In advance of our trip we were given guidelines on tipping in South Africa. A Rand here, a Rand there. Hogwash! We realized on arrival that the Rand (at that time worth about 12 US cents, now stronger) wasn't a tip for anything! We made a family decision to tip in South Africa as much as possible at the same level we would tip in Texas. What does that mean?
I tipped our hotel maids daily. Their wages are small. They use their tips to buy groceries on their way home after a long, hard day. We were in luxury hotels. What was the point of under-tipping or not tipping? I tipped the maids the South African equal to about $4 per day, sometimes more. (We also left unneeded clothing along the way, with a note explaining that the items were left on purpose.) We tipped the equal to about $1 per bag for porters. We tipped waitresses at least 20% of the total of our bill and then some if the tip still looked meager.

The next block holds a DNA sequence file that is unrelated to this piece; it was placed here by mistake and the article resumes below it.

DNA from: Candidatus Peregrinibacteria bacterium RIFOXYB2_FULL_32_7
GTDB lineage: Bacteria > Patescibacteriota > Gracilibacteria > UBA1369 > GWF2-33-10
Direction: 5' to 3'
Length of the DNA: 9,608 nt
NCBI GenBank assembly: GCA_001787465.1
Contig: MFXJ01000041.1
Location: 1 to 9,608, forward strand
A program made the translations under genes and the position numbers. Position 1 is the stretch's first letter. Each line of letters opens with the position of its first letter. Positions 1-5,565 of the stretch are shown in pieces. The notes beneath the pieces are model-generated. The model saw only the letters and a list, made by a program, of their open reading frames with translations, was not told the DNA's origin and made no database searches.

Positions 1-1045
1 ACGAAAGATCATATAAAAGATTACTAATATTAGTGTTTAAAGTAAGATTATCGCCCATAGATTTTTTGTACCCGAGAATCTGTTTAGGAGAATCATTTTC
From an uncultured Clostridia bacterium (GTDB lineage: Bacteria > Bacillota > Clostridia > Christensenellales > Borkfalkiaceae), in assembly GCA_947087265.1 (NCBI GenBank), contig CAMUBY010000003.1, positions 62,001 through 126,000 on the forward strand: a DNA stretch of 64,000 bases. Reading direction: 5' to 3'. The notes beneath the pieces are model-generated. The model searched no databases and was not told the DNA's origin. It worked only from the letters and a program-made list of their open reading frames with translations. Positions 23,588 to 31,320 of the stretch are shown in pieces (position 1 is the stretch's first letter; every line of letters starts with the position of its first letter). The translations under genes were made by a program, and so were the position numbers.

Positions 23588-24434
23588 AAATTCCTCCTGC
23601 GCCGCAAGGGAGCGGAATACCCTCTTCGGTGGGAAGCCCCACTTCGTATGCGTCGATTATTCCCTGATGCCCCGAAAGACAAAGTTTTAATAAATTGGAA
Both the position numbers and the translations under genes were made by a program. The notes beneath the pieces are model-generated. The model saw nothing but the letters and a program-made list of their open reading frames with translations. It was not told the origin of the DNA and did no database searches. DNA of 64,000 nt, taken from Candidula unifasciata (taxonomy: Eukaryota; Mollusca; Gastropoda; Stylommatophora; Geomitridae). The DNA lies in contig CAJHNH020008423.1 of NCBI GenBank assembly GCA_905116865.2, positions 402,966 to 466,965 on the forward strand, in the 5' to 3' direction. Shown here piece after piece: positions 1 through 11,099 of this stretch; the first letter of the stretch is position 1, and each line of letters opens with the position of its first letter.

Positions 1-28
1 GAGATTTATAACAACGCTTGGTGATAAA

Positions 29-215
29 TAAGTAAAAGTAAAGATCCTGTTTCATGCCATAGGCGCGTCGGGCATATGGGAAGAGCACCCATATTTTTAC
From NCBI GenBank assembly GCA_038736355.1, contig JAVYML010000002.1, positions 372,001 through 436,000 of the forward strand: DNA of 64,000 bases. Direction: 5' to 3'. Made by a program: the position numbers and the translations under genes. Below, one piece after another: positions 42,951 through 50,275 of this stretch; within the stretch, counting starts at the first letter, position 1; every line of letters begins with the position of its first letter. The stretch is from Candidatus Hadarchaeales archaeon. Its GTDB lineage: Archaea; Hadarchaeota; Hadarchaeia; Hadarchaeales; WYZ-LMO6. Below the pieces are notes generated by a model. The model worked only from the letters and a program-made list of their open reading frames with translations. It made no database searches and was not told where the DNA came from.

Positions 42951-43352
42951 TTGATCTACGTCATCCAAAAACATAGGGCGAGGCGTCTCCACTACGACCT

We also shopped and tried to buy handmade items whenever possible. The works of art offered are often wonderful. We bought wood and stone carvings and made made clothing of fabric made in Africa.
Don't miss the silk scarves designed by Mike Fitzpatrick in a brand called "Legends of Africa". Incredible! The Mike Fitzpatrick scarves are sold at the Skylight Gallery in the Victoria Wharf part of the Victoria and Alfred Waterfront Mall. Tel: +27 (0) 21419 0358. They are pure magic!
On returning home our cousin Rodney completed our shopping desires by sending us by ship a large, carved giraffe. Thanks to Rodney! You know who you are and my thanks also for your reading IgoUgo.
Interesting souvenir items are certainly the South African coins. A handful of pocket change may reveal some that go back decades. More impressive gifts would truly be gold coins that come in several values. The famous KrugerRands.